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What CIOs are experiencing and what they are thinking and planning provides an important insight into the future of one of society’s largest and most important industry groups: the utilities that provide the electricity, natural gas, water and other services vital to modern life. This insight is critical in developing an understanding of the future of utilities and of our broader society.
With excerpts from Sierra Energy Group’s 2007 edition of its annual CIO Report, this article takes a closer look at some of the issues that today’s utility CIOs are grappling with. Included are some of the survey and interview results from the 60+ utility IT executives who participated in the study.
CIOs tell Sierra Energy Group that what they see on the horizon is more integration and movement toward intelligent grids (IG) and intelligent enterprises (IE). These terms have been around for quite awhile now, but for the first time in a number of years, utility CIOs finally have a bit of breathing space to begin seriously considering the practical implications of the technological philosophy. “One of my major objectives and goals for the year  is to develop an integration plan between the energy operations and IT,” says Marie Zanavich, CIO at United Illuminating, New Haven, Conn.
“That’s sort of the cornerstone of my work here at Austin Energy,” says Andres Carvallo, CIO of a large municipal utility in Texas. “We have been building all the components of a smart grid or what I would really call a smart utility. It’s more than just the smart grid part of it and goes beyond the transmission-distribution side, but also all the way behind the meter side of it, so we have been working on that and are fairly advanced.”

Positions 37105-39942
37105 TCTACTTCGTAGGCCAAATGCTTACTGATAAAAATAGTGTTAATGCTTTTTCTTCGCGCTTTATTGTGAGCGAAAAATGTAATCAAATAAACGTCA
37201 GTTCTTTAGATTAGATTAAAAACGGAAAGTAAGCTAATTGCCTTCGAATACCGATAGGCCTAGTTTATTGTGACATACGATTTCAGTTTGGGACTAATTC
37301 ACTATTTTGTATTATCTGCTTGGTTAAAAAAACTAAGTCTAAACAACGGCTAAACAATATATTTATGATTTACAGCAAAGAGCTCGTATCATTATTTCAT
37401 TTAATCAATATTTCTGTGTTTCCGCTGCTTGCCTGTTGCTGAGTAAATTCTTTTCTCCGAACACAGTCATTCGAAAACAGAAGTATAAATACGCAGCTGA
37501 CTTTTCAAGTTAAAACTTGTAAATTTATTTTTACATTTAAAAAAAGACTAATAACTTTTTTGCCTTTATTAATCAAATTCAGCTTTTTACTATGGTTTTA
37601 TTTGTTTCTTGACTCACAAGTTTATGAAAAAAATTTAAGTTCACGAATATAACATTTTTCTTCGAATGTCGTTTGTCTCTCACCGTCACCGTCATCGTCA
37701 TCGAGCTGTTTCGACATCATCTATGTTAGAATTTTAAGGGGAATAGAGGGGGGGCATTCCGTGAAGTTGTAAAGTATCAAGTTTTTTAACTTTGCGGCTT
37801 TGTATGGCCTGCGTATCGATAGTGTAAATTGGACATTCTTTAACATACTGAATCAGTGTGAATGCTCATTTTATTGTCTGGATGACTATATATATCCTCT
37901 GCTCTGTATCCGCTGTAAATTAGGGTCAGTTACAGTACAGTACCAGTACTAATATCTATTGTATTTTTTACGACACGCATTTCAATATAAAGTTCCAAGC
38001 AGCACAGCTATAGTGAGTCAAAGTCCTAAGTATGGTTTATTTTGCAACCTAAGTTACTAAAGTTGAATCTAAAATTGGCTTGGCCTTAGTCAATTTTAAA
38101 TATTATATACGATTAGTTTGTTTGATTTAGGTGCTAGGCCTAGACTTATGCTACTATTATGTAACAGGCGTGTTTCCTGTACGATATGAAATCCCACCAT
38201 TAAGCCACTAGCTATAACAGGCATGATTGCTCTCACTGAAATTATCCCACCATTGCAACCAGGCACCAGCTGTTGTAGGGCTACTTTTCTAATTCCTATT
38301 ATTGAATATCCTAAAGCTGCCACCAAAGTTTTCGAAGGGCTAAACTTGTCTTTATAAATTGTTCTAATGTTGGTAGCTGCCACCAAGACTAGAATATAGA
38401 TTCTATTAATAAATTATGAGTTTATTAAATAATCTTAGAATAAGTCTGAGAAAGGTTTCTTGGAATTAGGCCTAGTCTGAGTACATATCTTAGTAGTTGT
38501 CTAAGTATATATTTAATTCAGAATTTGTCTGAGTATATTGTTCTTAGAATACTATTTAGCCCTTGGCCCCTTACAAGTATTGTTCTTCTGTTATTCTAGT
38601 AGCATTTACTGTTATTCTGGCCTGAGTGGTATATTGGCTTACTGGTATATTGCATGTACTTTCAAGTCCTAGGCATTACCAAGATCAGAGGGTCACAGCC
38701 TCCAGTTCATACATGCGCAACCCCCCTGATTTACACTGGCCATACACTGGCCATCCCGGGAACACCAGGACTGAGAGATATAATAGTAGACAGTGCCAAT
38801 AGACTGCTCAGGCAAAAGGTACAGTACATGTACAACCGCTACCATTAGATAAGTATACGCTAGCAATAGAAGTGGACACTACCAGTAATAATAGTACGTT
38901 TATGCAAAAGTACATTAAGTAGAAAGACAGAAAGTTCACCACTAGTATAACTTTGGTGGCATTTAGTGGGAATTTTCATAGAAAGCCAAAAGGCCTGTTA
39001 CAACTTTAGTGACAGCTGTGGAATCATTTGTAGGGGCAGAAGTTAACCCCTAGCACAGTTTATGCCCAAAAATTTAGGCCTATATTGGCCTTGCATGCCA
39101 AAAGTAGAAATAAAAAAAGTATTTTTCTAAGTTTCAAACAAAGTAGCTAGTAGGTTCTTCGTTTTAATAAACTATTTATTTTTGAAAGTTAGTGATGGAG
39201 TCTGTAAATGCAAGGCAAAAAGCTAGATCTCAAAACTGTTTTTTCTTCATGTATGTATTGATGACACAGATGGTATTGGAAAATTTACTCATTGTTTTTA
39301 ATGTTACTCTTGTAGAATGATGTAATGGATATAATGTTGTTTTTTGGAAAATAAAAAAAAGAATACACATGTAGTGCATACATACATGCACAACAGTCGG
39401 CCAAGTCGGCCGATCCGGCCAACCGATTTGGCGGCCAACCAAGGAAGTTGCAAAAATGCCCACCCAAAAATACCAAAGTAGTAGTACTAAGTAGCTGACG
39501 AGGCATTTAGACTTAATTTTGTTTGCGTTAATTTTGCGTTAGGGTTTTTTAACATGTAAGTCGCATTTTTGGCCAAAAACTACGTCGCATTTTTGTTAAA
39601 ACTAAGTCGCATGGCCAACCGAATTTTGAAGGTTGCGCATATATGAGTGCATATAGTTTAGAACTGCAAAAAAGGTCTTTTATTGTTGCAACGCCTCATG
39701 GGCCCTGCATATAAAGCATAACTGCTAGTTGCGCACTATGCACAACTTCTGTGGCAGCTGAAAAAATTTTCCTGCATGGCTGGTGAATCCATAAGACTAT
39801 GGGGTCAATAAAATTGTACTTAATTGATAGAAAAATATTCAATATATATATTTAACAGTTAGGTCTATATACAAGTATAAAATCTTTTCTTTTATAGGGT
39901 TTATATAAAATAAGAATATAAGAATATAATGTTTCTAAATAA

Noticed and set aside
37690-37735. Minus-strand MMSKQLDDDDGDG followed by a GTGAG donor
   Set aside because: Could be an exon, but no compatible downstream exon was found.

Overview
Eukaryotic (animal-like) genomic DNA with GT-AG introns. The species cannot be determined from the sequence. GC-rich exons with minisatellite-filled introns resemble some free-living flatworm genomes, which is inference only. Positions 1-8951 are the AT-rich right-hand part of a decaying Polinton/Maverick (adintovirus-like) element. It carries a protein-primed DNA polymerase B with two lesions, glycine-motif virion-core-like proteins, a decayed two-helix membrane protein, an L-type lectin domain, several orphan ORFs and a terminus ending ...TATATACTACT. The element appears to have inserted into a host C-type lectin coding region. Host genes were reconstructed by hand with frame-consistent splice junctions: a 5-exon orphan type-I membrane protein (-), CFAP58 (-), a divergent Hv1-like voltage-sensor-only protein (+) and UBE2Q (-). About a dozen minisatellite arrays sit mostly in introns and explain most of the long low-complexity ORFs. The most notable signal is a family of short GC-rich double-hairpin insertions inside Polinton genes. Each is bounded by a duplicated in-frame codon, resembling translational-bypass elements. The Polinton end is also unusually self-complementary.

Many definitions of IG and IE are floating around, but most of them involve increasing automation of the grid so that it becomes, in many ways, self-operating — and to some extent, self-healing. Then, as Zanavich and Carvallo indicate, the goal is to have operation of the grid itself become an integral part of the overall automated utility business, something that it definitely is not at most utilities today.
One of the issues encountered in moving forward with the IE or IG concepts is that of organizational boundaries, which in turn lead to silos of data, computing, and the accompanying data management problems. Historically, engineers and operators kept the grid operating and the business side collected and accounted for the revenue.
As an example of the on-going cultural divide, we asked our respondents if SCADA/DA was a part of the IT Group. As can be seen in the following chart, at far more than half of all utilities, SCADA/DA still is maintained and operated in the “operations” silo.
To operate an effective, profitable business, executives must understand what is going on throughout the business. In utilities, this means automation must provide needed information from both the operational side and the business side. As executives learn more about what is going on, they can continue to make better decisions, and all the while technology can continue to advance to do more of the work that is currently done manually. The goal is out there for IG and IE; CIOs have recognized it, yet the implementation likely will be sometime coming. It is an evolutionary process.
Another indication that this process will gradually happen over many years is that only a relatively small percentage of utilities have even developed a plan for IG integrated with IE. However, it also can be taken as encouraging that nearly 30 percent of them have taken these preliminary steps toward designing for the future, as indicated in this chart from our survey: